If I could just stop being a picky eater, I would. It would make eating out and dining at friends' houses easier. And it would travel even more fun- no more lunches like the one I once had in Tokyo, where we couldn't read the menu, and no one spoke English. So we were reduced to trying to guess what the little plastic meals on display represented. Was that nondescript brown square breaded chicken? Pork? Fish? Or something stranger? Hubby happily pointed at a plastic meal, confident that he would like whatever came out. I was practically paralyzed with fear. I was really very hungry. But what if the plastic meal I pointed at represented something I didn't like?
Given this genetic inheritance, it is not all that surprising that Pumpkin has also turned out to be a picky eater. I obviously want to help her learn to like as many foods as possible from an early age. This desire initially manifested as an interest in Pumpkin's eating habits that bordered on obsession. What should her first food be? When should we introduce finger foods? What finger foods? I googled on these things incessantly.
Of course, this obsession did nothing to improve Pumpkin's eating habits. I eventually realized that I needed to chill out on the subject. I decided to read the book about how to feed your child, Child of Mine, by Ellyn Satter, and follow its advice.
A funny thing happened while I was reading this book, though. I discovered that I actually knew more about how to handle a picky eater than I had initially thought. After all, I had first hand knowledge of what goes on in a picky eater's mind! So I ended up formulating my own plan, based largely on Ellyn Satter's advice, but also incorporating what I know about being a picky eater, and bringing in some thoughts I had while reading The Omnivore's Dilemma, by Michael Pollan.
From Ellyn Satter's book, I took the idea that I can't force Pumpkin to eat, and that trying to do so would just set up a contest of wills and turn dinner into an unpleasant experience. I like her mantra that it is the parent's job to decide what to serve and when to serve it, and it is the child's job to decide whether and how much to eat.
From my personal experience about being a picky eater, I took the following things:
1. There are some foods that actually make me gag if I try to eat them. For me, these include iceberg lettuce and beans. In both cases, it is a texture problem. I will not eat these foods, and actually threw up once when the issue was forced.
2. There are some foods that just taste really, really bad. The scientist in me suspects this is due to the particular variants of taste receptors I have. The eater in me just knows that I can't stand peas, and will never like peas, no matter how many times I try them.
3. When I was younger (OK, and even now), I would often dig in my heels and refuse to even try something new if someone made a big fuss about the fact that I didn't want to eat something. I would be particularly stubborn if someone tried to reason with me and make me see that I was just being silly by refusing to try the food. I was (and am) far more likely to try something new if the fact that I am not eating it is just ignored.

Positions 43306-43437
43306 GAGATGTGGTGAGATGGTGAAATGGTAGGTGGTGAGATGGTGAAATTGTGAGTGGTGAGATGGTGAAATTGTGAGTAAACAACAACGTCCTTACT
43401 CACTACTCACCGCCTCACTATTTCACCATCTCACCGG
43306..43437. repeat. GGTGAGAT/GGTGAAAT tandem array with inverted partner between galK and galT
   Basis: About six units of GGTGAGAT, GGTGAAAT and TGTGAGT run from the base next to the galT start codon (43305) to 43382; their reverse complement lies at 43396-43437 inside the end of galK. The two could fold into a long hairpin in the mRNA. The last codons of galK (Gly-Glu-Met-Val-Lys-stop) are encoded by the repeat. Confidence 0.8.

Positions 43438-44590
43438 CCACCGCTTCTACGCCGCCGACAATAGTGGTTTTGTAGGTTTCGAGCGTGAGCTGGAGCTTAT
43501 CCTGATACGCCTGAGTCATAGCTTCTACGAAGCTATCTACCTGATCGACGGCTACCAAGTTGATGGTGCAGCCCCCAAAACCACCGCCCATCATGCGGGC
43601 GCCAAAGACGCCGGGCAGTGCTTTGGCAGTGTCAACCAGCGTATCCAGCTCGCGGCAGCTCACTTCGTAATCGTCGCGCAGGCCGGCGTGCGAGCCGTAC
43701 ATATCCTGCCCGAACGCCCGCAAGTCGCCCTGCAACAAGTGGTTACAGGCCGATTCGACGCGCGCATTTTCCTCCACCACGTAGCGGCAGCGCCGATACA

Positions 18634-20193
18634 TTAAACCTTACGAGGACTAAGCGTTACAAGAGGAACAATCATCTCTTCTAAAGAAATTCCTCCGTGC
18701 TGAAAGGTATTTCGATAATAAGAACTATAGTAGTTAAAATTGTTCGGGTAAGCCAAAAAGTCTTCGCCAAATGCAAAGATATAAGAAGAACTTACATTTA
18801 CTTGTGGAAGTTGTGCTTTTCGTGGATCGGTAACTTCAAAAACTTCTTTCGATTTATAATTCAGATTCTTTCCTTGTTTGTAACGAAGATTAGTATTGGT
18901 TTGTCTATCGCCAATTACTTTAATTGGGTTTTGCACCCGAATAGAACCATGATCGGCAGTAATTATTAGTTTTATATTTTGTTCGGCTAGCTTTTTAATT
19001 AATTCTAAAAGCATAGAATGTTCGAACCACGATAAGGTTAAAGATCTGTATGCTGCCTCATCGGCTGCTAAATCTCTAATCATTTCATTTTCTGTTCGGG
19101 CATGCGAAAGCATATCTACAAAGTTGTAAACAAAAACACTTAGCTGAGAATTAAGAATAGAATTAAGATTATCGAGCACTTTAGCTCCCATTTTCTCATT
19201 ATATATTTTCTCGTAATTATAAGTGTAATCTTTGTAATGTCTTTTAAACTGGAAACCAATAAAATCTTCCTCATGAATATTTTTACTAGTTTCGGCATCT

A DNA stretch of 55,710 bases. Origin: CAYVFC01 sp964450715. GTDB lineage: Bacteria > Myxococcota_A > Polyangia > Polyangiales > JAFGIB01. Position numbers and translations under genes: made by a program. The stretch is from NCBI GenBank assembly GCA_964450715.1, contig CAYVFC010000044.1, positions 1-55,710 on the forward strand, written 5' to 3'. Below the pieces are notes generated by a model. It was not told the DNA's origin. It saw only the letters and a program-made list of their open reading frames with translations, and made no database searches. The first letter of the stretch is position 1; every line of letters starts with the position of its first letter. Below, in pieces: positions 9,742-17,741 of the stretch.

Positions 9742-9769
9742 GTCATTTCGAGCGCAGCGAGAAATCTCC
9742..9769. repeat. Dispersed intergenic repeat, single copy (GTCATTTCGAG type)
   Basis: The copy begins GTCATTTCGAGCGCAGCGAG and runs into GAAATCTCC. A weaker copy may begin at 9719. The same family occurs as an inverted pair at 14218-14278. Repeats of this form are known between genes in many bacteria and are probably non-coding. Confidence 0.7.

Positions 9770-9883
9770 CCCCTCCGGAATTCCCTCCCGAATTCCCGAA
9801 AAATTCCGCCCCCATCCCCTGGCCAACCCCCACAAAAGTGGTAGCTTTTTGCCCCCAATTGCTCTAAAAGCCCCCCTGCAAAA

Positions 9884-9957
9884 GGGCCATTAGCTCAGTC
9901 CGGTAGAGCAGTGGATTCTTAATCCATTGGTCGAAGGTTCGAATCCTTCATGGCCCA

Finally, Michael Pollan's discussion of the omnivore's dilemma (our need to figure out what to eat, because our biology does not do it for us) made me think about just how hard it is for a baby to learn what is safe to eat. There are so many things out there that a baby could eat that would have disastrous consequences. It is really sort of amazing that they will eat anything. With this in mind, it is not at all surprising that Pumpkin will ignore a new food the first 5 times it is presented to her, nibble a tiny bit of it and spit it out on the 6th through 10th time, and then finally eat some of it on the 11th try. This is good behavior from an evolutionary standpoint!
So, what method did I come up with based on all of these ideas? It is very similar to Ellyn Satter's suggestions, with a few twists:
- We offer Pumpkin some of whatever we are eating.
- We make sure there is plenty of some food that we're fairly confident she will eat at every meal. I deviate a bit from Satter's recommendations, here. She recommends making that fall back food bread. It often is in our house. In fact, we always have bread at dinner. But sometimes we make a couple of chicken nuggets or other main course food to offer with our meal, as well.
- Pumpkin has always been on the small size for her age, so our doctor told us not to limit her access to any food she likes. Therefore, we tend to give her as many crackers (her favorite food) as she wants. She can always have a cracker or two with her meal, just by asking for it.
- We pick a new food we want to introduce, and offer it frequently over the course of a few weeks. This will often (but not always) lead Pumpkin to eventually try the food. This is how we got chicken nuggets on the menu in the first place. We also successfully introduced tortellini this way. Right now, we're working on corn. We're at the nibble and spit out stage....
- I look at what Pumpkin likes and try to think of other similar foods that we could introduce to slowly get her used to new tastes and textures. Based on her initial love of crackers, we added dried snap peas and some freeze-dried fruits. Once she clearly liked chicken nuggets, we moved on to little frozen fish sticks (we have a roughly 50% success rate with those).
- I try to make sure that no one makes a big deal out of what Pumpkin won't eat. If she doesn't want something, she doesn't have to eat it. We are trying to teach her to just leave it on her plate, but right now she just hands it back and says "no".